Iraq fights cholera epidemic
This article first appeared on The Media Line.
Health officials in Iraq are working to contain an outbreak of cholera that could threaten millions of Shi’ite pilgrims due to visit holy sites in Iraq early next month. According to UNICEF, there have been over 2000 confirmed cases of the disease and two deaths reported in Iraq, as well as individual cases in Kuwait and Bahrain.
“The millions of pilgrims who come will be walking through areas that have cholera,” Jeffrey Bates, the Chief of Communications for UNICEF in Iraq told The Media Line. “If these people access contaminated water sources, they could get the disease. We are working with the government and religious sources to make the sure the water systems along the route are clean and that medical facilities along the way are equipped.”
The pilgrims are coming to the Muslim holy cities of Najaf and Karbala to mark the “arbaeen”, the end of 40 days of mourning for Hussein, the Prophet Mohammed’s grandson and the founder of Shi’ite Islam.
Outbreaks of cholera in Iraq are frequent, and usually come in the fall and spring, Bates says. This year it is more challenging than the past because the Islamic State controls about a third of northern and Western Iraq. It has been difficult to assess the cholera situation there, and there are fears that the three million displaced people might have less access to clean water than in the past.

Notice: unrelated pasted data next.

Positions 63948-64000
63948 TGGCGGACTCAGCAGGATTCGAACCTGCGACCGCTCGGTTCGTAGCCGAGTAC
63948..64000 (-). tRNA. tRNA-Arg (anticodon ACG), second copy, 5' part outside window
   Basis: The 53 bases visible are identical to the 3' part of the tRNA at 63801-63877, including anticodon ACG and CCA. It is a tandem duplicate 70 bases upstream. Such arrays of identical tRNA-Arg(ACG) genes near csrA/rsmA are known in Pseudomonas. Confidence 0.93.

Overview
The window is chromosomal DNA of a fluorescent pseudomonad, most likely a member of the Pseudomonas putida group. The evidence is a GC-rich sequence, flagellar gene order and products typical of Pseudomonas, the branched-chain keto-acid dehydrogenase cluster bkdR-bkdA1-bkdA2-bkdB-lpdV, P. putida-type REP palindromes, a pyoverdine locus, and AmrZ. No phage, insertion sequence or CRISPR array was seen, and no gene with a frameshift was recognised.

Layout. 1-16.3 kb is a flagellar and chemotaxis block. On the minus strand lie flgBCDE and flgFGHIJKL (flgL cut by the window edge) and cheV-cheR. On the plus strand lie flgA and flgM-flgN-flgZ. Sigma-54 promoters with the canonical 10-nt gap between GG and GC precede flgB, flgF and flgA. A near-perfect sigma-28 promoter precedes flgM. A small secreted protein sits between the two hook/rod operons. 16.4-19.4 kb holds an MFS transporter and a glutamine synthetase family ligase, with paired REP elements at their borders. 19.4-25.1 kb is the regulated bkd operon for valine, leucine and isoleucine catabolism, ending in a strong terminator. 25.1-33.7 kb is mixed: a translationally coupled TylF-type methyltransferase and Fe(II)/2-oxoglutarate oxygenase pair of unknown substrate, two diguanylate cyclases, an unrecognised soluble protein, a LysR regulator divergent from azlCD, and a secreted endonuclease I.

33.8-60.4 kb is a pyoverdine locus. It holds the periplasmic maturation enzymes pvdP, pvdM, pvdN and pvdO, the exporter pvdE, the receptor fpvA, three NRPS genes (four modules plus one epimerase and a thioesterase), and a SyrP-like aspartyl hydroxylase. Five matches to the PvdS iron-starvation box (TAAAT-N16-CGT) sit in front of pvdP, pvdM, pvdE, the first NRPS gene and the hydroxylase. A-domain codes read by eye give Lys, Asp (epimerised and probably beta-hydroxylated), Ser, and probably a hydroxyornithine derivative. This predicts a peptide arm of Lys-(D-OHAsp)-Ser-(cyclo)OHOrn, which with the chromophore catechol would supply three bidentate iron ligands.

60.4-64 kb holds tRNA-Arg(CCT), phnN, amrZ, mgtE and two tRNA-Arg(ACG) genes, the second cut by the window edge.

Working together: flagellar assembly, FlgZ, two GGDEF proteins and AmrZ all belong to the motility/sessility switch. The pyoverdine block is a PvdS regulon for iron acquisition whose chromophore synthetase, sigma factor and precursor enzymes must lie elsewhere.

Bates says that the key to controlling the spread of cholera is early detection. There is an anti-cholera vaccine that is effective in 50- 60 percent of the cases if two doses are taken. Cholera can be treated with oral rehydration solution, and in severe cases, antibiotics. The disease is spread through contaminated water or food.
Bates says that UNICEF has partnered with the Iraqi government to handle the cholera outbreak.
“The government came on board quickly as soon as cholera was identified in September,” he said. “Because of the conflict going on (with Islamic State) we had to re-gear quite a bit, but the response was rapid. The government responded with a round of oral cholera vaccine aimed at the displaced people and refugees.”
He said the first round of the oral vaccine was completed last week, and the second round is scheduled for early next month. In any case, the cholera outbreak, which tends to be seasonal, is winding down.
The World Health Organization (WHO) said it has launched a campaign to encourage families to purify water, prepare food carefully and to wash their hands. The organization said it has launched a campaign to use 510,000 doses from a global stockpile of one million of the anti-cholera vaccination and will use it to vaccinate 255,000 internally displaced people and refugees.
“Five countries – Iraq, Bahrain, Kuwait, Tanzania, and the Democratic Republic of the Congo (DRC) – have reported cholera cases. The cholera situation in Kuwait and Bahrain is under control, however we are concerned about the current cholera outbreaks in the Democratic Republic of Congo, Tanzania and Iraq. If not properly contained, cases could spike and spread across borders,” warned Coordinator, WHO Control of Epidemic Diseases, William Augusto Perea Caro.
He said the WHO needs five million dollars to ramp up its response to the cholera outbreaks. They said the situation in Africa is even worse than the Middle East.
“The cholera situation in the African Region is especially worrisome. WHO is working closely with national authorities and partners to manage the cases and provide access to safe water, adequate sanitation and basic hygiene needs,” said Dr Ibrahima-Socé Fall, Director of the Health Security and Emergencies Cluster at the WHO Regional Office for Africa.
In Tanzania, there have been almost 5000 cases of cholera and 74 deaths in the past few months.